We have the traditional versions I remember seeing on CBC each year that had live actors in Victorian costumes play out all of the gifts to the ever increasingly overwhelmed 'True Loved".  And of course there were the classic Bing Crosby and  "Prop 8" Tabernacle Choir versions.

In grade nine, I pantomimed the twelve days of Christmas as a solo; in a clown suit - Apologies to students and staff of King George School 1967.   I am so glad it was pre video.  However embarrassing, I remember it as being exhilarating and one of my earliest memories of having total uninhibited fun on stage. 

And speaking of uninhibited - have you seen this first video from last year - "The 12 gays of Christmas"?  Does anyone know who these dancers are? I would have loved to be part of this dance company. 

Why didn't we ever think of doing this? - we had the Fosse moves.  Every time I see this I think of David, my friend and stage partner who we lost in 1993 to AIDS. How he would have enjoyed it. Undoubtedly, he'd have me up on the floor recreating each hip thrust and ball change.

The second, more traditional version is performed by the King's Singers with the Mormon Tabernacle Choir.  I'm not sure which interpretation is gayer.  If they removed al the gay contribution to this extravaganza, they'd probably end up being called the Mormon Tabernacle Quartet.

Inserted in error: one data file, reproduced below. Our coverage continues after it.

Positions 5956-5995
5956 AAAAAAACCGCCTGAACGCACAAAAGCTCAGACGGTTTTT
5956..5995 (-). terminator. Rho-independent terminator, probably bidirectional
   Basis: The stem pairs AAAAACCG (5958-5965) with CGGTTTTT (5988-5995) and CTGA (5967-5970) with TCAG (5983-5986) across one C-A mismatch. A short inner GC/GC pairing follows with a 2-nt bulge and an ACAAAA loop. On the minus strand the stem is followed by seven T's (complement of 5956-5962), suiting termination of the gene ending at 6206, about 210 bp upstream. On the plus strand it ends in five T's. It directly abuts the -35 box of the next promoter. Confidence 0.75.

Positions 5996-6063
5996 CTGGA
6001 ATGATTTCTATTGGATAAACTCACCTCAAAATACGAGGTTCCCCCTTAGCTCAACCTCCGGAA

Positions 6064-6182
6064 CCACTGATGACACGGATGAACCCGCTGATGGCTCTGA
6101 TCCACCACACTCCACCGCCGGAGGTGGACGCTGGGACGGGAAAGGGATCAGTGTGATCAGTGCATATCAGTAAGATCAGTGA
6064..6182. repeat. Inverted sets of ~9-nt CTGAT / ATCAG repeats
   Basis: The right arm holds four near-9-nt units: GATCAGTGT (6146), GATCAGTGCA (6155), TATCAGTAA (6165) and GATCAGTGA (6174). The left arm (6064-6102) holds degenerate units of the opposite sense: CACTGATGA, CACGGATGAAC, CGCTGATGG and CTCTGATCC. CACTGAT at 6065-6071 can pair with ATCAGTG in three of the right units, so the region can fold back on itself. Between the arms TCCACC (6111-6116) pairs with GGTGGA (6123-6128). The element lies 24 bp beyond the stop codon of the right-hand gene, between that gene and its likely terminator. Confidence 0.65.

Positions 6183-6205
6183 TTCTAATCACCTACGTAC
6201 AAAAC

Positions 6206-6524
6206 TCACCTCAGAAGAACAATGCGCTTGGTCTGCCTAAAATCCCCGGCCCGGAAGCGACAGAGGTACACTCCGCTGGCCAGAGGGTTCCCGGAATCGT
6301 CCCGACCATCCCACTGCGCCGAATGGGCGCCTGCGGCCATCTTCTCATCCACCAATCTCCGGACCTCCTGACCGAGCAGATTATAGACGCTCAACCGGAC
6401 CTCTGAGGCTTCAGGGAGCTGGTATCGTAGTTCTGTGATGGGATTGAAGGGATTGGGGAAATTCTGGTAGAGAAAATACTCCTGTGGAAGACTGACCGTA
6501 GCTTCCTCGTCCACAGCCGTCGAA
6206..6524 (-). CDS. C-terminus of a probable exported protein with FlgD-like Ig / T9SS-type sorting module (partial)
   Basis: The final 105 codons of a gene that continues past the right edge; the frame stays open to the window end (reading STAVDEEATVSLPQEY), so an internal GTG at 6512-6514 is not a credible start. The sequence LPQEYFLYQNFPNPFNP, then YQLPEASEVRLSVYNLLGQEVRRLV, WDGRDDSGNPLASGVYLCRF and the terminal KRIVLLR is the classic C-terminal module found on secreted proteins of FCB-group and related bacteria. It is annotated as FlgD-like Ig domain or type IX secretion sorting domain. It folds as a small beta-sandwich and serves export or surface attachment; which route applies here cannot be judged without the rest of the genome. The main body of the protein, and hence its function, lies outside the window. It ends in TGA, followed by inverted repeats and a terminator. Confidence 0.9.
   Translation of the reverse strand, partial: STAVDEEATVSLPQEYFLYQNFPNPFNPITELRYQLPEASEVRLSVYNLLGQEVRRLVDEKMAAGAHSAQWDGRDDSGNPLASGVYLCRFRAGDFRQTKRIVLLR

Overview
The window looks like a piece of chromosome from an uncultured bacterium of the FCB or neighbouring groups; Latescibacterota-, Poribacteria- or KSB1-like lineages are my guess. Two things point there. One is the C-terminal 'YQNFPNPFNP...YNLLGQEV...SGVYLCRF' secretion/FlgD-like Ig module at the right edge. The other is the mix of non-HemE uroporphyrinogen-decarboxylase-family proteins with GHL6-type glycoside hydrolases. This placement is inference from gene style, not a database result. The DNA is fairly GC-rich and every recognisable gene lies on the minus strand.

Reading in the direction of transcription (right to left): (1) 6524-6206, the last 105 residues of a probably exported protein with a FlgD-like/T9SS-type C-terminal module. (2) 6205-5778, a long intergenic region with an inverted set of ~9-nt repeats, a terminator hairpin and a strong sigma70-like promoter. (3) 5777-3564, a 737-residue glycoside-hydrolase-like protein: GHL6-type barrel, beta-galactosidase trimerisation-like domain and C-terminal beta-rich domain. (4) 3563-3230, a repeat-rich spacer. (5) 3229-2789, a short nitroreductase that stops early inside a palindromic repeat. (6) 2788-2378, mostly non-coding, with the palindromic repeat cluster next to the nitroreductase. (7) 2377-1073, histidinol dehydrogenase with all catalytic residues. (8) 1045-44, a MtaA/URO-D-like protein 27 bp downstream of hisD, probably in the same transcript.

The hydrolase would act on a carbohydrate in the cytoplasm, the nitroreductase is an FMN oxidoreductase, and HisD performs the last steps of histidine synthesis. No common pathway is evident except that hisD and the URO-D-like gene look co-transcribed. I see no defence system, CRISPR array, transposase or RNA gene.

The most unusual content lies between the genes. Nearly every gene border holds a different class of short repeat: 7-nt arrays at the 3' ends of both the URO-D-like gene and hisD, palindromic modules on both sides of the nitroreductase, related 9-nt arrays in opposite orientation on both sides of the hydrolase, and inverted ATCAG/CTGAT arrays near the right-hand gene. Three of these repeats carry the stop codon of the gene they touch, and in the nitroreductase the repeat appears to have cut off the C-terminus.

Honourable mentions: Straight No Chaser  and Bing Crosby with The Andrew Sisters versions.

Do you have a favourite version?  Do you know the lyrics? 

Tuesday, December 14, 2010

Merry Christmas, Mr. Bowie

When I hear Karen Carpenter at Christmas I am transported to my Mom's home in Oshawa.   There wasn't a crepe paper Santa or Christmas Bell that was safe from hanging.  

Red and green paper streams were strung from the ceiling corners in the kitchen and crisscrossed in the middle where a huge clump of red and green accordion bells were scotch taped to the light fixture.

There were plastic holly & berries adorning anything stationary. On the porch windows were snow stencilled reindeers, snowflakes and Santa's - flying, falling and walking through the glow of multi-coloured lights. Even the bathroom was decorated with a crocheted Mrs. Claus toilet paper cover. (Was that supposed to keep the tissue warm?)

Mom enjoyed her Christmases. Even if she had survived to experience the Martha Stewart era of tasteful DIY decorations, I think she'd still haul out the crêpe paper Frosty and the canned snow each December because that's what Christmas at home was.

These songs take me back there and to her bottomless tin of Christmas cookies.

Was your Mom a Martha Stewart or a Roseanne Barr when it came to Seasonal decor?

David Bowie, Bing Crosby: Little Drummer Boy/Peace on Earth

Karen Carpenter: Merry Christmas Darling

Monday, December 13, 2010

Don't Get Drunk This Christmas!

Well, it's another, blue Monday Christmas song day.  Today's choices are songs that speak to the kinds of experiences I and many others unfortunately lived through as a kid.